13 September 2012 Design and performance of an R-θ fiber positioner for the BigBOSS instrument
Author Affiliations +
The BigBOSS instrument is a proposed multi-object spectrograph for the Mayall 4m telescope at Kitt Peak, which will measure the redshift of 20 million galaxies and map the expansion history of the universe over the past 8 billion years, surveying 10-20 times the volume of existing studies. For each 20 minute observation, 5000 optical fibers are individually positioned by a close-packed array of 5000 robotic positioner mechanisms. Key mechanical constraints on the positioners are: ø12mm hardware envelope, ø14mm overlapping patrol zones, open-loop targeting accuracy ≤ 40μm, and step resolution ≤ 5μm, among other requirements on envelope, power, stability, and speed. This paper describes the design and performance of a newly-developed fiber positioner with R-θ polar kinematics, in which a flexure-based linear R-axis is stacked on a rotational θ-axis. Benefits over the usual eccentric parallel axis θ-φ kinematic approach include faster repositioning, simplified anti-collision schemes, and inherent anti-backlash preload. Performance results are given for complete positioner assemblies as well as sub-component hardware characterization.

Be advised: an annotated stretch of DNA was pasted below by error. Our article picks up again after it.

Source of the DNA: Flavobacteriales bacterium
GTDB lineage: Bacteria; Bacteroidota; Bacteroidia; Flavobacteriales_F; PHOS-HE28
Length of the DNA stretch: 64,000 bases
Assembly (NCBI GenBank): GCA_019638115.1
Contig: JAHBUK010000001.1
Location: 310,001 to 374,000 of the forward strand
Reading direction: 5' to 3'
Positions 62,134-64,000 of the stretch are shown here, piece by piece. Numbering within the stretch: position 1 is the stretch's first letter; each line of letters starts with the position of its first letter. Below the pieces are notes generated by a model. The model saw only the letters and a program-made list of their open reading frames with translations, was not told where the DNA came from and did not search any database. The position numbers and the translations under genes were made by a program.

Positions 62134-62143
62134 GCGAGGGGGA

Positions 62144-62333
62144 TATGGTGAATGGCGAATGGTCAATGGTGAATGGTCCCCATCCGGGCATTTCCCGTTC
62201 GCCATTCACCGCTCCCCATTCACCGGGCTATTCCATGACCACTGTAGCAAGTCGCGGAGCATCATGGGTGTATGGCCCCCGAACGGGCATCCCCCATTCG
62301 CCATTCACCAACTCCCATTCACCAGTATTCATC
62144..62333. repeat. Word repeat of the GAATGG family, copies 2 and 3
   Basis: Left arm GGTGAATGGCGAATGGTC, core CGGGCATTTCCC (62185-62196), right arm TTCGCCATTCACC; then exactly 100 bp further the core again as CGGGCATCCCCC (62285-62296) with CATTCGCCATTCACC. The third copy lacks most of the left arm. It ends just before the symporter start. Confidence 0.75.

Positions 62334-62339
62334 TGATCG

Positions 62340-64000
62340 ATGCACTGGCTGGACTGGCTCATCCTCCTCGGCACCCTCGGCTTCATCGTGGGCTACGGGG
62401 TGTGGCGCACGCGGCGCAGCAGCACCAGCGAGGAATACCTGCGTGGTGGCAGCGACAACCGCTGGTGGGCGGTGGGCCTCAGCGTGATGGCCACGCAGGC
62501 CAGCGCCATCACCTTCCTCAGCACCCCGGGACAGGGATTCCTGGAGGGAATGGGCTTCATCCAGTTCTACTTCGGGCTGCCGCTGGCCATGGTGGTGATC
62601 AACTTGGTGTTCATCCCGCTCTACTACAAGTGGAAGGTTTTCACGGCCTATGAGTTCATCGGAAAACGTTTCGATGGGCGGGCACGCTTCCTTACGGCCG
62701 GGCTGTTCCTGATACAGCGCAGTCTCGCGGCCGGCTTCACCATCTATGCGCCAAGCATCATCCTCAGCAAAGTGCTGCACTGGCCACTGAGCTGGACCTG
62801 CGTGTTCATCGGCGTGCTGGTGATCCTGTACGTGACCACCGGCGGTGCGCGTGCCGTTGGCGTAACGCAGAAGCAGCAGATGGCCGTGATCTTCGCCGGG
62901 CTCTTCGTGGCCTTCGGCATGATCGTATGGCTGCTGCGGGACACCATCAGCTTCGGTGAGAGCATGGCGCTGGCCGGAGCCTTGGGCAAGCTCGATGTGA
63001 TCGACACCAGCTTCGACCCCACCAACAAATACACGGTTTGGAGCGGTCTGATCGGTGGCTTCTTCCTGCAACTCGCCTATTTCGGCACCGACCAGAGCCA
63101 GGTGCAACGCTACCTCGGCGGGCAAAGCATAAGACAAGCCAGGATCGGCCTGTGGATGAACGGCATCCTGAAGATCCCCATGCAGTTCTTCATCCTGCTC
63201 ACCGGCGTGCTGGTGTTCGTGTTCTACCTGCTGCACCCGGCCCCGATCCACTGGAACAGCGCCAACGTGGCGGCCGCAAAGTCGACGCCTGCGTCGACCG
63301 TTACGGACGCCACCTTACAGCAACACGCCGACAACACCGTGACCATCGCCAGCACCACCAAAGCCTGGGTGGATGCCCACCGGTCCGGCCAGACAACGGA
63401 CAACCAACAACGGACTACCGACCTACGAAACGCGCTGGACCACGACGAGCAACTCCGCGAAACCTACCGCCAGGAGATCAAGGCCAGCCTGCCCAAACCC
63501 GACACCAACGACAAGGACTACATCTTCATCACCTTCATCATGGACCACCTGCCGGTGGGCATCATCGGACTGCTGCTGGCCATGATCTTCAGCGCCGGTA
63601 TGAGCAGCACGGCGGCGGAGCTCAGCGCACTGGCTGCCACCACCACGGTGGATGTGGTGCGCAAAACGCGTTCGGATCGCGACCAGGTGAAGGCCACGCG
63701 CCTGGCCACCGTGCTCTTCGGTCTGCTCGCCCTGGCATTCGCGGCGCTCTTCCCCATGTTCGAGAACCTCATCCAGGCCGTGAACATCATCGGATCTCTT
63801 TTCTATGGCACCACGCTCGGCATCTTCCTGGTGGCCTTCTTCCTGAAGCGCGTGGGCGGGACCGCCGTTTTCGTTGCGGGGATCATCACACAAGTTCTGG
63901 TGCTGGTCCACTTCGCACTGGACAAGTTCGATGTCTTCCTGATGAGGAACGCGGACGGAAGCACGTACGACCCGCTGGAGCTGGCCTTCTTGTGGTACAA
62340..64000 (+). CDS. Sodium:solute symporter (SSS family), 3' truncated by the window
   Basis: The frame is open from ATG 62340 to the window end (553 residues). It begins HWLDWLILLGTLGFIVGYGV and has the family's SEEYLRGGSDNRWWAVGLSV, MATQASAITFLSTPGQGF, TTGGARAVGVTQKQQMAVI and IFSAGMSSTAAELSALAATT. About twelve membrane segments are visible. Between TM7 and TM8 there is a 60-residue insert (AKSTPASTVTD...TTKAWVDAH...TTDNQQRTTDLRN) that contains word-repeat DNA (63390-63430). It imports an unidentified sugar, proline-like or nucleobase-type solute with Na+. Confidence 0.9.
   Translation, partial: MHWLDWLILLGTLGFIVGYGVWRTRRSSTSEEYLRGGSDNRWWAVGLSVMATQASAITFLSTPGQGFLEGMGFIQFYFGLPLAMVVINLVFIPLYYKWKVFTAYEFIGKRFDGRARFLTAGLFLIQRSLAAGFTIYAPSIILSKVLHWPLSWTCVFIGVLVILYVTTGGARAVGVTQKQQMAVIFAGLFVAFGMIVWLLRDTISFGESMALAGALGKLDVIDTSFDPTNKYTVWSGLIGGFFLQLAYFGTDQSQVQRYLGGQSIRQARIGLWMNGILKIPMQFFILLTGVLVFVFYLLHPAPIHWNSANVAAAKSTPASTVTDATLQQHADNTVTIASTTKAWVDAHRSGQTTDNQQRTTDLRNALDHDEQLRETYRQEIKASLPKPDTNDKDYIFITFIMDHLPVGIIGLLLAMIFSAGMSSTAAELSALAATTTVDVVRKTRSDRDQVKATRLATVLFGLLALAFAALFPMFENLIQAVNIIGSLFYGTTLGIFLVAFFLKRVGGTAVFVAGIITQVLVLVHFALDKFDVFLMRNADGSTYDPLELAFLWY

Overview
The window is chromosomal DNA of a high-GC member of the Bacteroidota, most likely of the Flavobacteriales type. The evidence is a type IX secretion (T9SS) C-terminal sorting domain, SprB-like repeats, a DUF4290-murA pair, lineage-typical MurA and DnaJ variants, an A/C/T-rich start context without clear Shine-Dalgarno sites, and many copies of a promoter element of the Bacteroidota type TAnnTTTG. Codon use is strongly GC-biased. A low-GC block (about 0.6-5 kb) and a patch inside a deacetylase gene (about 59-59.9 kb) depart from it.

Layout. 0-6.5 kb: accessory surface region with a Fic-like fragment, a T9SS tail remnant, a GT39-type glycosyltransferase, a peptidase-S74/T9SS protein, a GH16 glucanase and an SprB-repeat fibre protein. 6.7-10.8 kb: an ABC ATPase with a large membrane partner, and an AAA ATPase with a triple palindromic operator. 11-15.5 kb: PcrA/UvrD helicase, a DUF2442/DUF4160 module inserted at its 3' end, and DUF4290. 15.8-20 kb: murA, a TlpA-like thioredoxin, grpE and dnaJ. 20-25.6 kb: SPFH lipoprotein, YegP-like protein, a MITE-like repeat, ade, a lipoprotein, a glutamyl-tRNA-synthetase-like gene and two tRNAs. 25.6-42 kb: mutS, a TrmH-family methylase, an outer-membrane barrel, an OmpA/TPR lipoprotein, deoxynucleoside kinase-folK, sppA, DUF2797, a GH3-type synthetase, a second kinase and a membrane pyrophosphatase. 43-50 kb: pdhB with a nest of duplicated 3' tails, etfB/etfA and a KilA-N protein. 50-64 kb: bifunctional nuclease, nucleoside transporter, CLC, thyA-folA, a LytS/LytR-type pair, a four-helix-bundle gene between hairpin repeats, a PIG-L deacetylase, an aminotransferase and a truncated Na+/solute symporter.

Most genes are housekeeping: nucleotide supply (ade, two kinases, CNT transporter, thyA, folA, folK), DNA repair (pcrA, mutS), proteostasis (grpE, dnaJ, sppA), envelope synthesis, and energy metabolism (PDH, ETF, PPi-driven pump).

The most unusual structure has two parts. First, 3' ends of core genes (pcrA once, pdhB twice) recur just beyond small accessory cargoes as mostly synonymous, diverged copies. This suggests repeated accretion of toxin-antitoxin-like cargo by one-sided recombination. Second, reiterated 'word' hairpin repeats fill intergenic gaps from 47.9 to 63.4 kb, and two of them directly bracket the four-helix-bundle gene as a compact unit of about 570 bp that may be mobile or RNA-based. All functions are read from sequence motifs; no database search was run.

© (2012) COPYRIGHT Society of Photo-Optical Instrumentation Engineers (SPIE). Downloading of the abstract is permitted for personal use only.
Joseph H. Silber, Joseph H. Silber, Christoph Schenk, Christoph Schenk, Eric Anderssen, Eric Anderssen, Chris Bebek, Chris Bebek, Frederic Becker, Frederic Becker, Robert Besuner, Robert Besuner, Mario Cepeda, Mario Cepeda, Jerry Edelstein, Jerry Edelstein, Henry Heetderks, Henry Heetderks, Patrick Jelinsky, Patrick Jelinsky, Thomas Johnson, Thomas Johnson, Armin Karcher, Armin Karcher, Paul Perry, Paul Perry, Rodney Post, Rodney Post, Michael Sholl, Michael Sholl, Kenneth Wilson, Kenneth Wilson, Zengxaing Zhou, Zengxaing Zhou, } "Design and performance of an R-θ fiber positioner for the BigBOSS instrument", Proc. SPIE 8450, Modern Technologies in Space- and Ground-based Telescopes and Instrumentation II, 845038 (13 September 2012); doi: 10.1117/12.926457; https://doi.org/10.1117/12.926457

Back to Top